An infamous 'psychic' abandons his public persona, outing himself as a fake, to focus on his work as a consultant for the California Bureau of Investigation in order to find "Red John," the madman who killed his wife and daughter.
The show follows a crime, usually adapted from current headlines, from two separate vantage points. The first half of the show concentrates on the investigation of the crime by the police, the second half follows the prosecution of the crime in court.
S. Epatha Merkerson,
Jesse L. Martin
Beth Chadwick has lived all her life controlled first by her father, then after his death, by her brother Bryce who manages the family business. Now she has fallen for Peter Hamilton, who works for Bryce. But, as usual, Bryce objects to her choice and threatens to fire Peter. So Beth decides to murder her brother and to do it in such a way to let it to appear like an accident. Lt. Columbo realizes at once the truth and starts looking for evidence. Written by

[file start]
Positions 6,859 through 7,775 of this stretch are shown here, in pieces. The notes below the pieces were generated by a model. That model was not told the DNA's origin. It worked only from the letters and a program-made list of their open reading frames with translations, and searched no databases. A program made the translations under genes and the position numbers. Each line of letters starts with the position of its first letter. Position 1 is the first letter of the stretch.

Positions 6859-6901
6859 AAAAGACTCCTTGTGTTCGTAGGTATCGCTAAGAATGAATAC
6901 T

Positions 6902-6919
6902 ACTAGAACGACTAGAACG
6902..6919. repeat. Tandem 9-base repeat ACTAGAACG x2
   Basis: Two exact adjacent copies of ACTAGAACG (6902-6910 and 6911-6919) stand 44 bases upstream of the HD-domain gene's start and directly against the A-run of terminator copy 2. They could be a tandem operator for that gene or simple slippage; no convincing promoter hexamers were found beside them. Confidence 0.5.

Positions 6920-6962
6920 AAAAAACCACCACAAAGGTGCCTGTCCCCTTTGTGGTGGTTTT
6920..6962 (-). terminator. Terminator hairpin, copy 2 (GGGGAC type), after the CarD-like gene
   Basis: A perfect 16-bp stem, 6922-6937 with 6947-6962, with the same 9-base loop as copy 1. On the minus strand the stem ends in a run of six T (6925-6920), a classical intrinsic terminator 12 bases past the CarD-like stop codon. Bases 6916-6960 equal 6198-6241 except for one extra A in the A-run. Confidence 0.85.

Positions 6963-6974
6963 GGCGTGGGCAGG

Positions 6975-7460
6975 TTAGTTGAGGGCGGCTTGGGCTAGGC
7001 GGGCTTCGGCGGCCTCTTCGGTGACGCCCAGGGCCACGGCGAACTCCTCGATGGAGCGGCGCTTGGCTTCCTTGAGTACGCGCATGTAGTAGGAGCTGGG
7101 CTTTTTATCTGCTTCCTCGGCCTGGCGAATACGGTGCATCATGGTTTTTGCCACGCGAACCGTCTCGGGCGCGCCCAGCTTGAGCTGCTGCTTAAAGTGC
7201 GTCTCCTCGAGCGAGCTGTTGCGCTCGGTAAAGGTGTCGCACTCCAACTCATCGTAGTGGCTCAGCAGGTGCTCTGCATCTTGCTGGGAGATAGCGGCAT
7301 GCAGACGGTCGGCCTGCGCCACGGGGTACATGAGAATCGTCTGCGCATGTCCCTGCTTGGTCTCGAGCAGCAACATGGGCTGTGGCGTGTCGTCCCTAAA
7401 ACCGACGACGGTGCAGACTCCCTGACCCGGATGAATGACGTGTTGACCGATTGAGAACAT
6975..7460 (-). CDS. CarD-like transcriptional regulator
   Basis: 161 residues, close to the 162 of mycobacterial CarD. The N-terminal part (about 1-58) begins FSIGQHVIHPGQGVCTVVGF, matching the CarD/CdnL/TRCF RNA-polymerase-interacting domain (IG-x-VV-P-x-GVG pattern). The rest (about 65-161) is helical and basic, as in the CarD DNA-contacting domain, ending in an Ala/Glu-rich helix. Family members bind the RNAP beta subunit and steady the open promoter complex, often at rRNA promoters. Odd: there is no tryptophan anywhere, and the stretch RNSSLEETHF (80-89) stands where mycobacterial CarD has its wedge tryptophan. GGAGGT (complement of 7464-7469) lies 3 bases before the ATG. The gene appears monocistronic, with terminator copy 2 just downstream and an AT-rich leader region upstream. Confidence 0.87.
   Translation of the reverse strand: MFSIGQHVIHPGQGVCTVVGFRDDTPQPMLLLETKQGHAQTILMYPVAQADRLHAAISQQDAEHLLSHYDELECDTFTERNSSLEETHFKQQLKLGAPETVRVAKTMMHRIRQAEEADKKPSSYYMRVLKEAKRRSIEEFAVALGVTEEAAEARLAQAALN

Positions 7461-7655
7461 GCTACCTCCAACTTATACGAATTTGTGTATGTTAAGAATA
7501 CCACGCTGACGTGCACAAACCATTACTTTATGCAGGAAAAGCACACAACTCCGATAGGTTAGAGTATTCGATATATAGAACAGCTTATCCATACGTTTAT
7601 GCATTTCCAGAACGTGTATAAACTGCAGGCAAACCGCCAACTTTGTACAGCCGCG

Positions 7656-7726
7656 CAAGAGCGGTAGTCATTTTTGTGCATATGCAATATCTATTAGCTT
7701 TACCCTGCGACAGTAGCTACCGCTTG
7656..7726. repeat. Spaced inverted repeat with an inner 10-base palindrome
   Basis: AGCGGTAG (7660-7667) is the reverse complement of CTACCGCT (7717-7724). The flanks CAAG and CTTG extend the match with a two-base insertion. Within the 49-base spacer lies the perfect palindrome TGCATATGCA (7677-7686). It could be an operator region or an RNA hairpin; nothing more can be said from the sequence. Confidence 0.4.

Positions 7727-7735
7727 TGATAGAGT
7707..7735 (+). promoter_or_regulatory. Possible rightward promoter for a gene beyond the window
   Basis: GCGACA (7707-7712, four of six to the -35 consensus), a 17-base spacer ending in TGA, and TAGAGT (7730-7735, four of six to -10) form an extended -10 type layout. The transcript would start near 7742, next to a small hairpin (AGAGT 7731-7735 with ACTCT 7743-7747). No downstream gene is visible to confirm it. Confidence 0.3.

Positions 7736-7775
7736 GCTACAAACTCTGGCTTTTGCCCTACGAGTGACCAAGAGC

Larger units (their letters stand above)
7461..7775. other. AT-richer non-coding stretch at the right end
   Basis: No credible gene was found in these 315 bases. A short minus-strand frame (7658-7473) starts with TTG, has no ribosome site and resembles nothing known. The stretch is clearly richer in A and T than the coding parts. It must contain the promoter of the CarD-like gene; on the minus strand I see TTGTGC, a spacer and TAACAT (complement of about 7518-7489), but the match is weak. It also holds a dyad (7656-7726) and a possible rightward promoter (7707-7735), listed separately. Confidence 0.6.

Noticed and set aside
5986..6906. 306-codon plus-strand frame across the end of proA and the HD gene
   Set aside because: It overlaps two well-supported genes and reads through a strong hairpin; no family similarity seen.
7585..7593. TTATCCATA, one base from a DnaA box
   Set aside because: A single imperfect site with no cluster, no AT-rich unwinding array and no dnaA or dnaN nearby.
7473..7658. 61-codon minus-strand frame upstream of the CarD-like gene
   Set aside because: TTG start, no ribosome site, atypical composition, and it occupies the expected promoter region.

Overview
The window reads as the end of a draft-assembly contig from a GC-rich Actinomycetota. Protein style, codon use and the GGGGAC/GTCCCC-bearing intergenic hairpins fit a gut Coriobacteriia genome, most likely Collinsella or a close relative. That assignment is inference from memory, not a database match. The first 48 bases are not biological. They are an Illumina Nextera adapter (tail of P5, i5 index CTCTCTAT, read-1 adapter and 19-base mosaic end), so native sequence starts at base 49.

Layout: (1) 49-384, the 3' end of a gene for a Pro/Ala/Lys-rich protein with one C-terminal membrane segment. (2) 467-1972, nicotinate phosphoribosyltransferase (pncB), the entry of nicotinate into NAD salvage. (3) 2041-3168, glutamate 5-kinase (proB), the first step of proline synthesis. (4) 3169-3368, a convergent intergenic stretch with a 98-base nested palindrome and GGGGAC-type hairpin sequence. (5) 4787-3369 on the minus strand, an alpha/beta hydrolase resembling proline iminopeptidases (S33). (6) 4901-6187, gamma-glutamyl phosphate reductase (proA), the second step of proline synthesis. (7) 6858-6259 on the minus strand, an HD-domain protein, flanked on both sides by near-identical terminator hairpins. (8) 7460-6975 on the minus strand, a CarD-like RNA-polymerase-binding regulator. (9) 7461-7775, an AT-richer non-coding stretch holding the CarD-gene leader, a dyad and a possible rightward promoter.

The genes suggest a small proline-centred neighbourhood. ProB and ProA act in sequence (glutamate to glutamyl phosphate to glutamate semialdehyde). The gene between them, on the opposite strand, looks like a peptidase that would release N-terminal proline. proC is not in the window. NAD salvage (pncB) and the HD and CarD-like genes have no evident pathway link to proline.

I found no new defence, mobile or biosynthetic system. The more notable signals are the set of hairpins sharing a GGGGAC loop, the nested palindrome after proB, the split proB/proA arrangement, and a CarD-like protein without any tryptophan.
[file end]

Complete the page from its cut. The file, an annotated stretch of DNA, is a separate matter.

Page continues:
Baldinotto da Pistoia
Although Brice is shot three times in the chest, no blood is seen on the body or the carpet after he is dragged across the room. See more »
...I won't be a hypocrite, Lieutenant. I'm sorry about poor Brice being killed, but it has gotten Beth out from under his thumb.
Oh, yeah, yeah... Wat out!
[He gestures with his hands]
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Susan Clark plays an excellent murderess in this movie, stifled and controlled by her brother who manages the family business and the money. Her plan to break free of his control and take over the business herself is well worked out and seems foolproof, but one miscalculation leaves her having to improvise her way out one problem after another. Leslie Nielsen, as her lawyer boyfriend, turns in a fine performance, as he plays a sensible, serious role with humour but without the manic quality that has come to be his trademark. Peter Falk's Columbo does a good job worrying and nibbling at the truth, forcing the killer to come up with more lies and explanations, until the contradictions close in on her and she is caught. The viewer finds himself sympathizing with the murderer at the beginning, but her growing confidence and arrogance as she reaps the fruits of her crime succeed in making her downfall a satisfying one.
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